• High Tech Business Begets High Tech Environmental Problems
  • May 5, 2003 | Author: Antoinette R. Stone
  • Law Firm: Buchanan Ingersoll & Rooney PC - Philadelphia Office
  • Just as corporate America breathes a collective sigh of relief that the costly and burdensome Superfund program appears to be languishing in the quagmire of the federal bureaucracy, a new environmental bugbear may be looming on the horizon. This new threat to the bottom line will affect not only the chemical companies and industrial facilities, but also every business that uses computers and other electronic equipment. In today's fast-paced, high-tech economy, that includes most businesses.

    In the 1960's, computers may have lasted ten years on average. Today, the average is 4.3 years and, in the case of the most advanced products, less than two years. This accelerating rate of obsolescence is accelerating the generation of waste electric and electronic equipment (known in the waste industry as WEEE).

    The annual increase in the generation of WEEE is conservatively estimated to be three times the growth of average municipal waste. Significant environmental problems are caused by the hazardous components of WEEE, including heavy metals, such as mercury, lead, cadmium, halogenated substances, such as chlorofluorocarbons (CFCs), PCBs, and PVC, plus asbestos and arsenic. Such substances are not unknown in waste management, but the exponential increase in the amount of WEEE is magnifying the hazard to the environment and straining the ability of waste facilities to handle it. The cost of proper disposal of obsolete computers and other electronic equipment is significantly higher than merely paying more to the local trash hauler to take it to the landfill. Special treatment ranging from separate collection to stringent controls at the incinerator smokestack to pretreatment to recycling will account for the increased cost of WEEE disposal.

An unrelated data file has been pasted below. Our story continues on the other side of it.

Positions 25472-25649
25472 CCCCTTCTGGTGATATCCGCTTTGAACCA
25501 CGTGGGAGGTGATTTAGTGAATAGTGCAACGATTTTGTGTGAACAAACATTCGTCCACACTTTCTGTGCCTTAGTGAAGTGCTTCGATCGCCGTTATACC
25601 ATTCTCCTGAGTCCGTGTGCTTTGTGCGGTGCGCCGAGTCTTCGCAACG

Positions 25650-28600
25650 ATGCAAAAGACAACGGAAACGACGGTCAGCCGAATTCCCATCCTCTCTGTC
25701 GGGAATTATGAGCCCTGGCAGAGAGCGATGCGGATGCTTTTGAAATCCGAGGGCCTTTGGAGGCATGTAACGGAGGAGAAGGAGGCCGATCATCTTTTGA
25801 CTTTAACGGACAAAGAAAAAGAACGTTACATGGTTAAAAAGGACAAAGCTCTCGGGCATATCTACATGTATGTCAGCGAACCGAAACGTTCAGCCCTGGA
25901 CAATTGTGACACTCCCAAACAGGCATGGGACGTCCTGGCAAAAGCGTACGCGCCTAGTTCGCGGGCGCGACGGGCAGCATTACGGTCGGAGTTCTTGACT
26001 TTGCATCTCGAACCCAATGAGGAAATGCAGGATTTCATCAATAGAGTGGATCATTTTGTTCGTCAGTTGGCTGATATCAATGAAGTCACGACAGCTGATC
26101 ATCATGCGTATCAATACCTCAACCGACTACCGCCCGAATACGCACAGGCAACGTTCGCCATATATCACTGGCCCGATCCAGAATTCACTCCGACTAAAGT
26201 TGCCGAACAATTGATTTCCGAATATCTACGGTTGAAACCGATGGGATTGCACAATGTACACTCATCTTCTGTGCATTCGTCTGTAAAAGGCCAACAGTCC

The European Parliament has enacted extensive legislation regulating WEEE disposal that is scheduled to go into effect in 2001. Europeans will soon be required to comply with a host of requirements, including improved design of electronic equipment at the manufacturing level, manufacturer liability for waste management, and compulsory recycling. Other countries, including Japan, are also beginning to address the problem.

    Court tests of the Superfund law firmly established retroactive liability without regard to fault. Corporate America learned the hard way that "lying in the weeds," i.e. pretending to ignore the regulatory onslaught that was taking place around it, did not provide much protection from Superfund liability.

    The expensive lessons of Superfund should not have to be relearned. Although federal law in the U.S. does not yet specifically regulate the disposal of electronic equipment, businesses can and should be proactive now. Determine where your old computers are going. Figure out if there is an economical way to recycle old equipment. Round up your insurance policies and have them examined by an expert to determine the extent of your current coverage and the availability of additional coverage. Pay attention to the contracts with your waste haulers. Courts generally uphold carefully drafted indemnification agreements between business partners that apportion liability. Insert litigation avoidance provisions in your contracts to curtail the endless rounds of litigation. Now is the time to act, before the regulators impose tight compliance deadlines, before the litigation starts, before the insurance companies slam the door on coverage.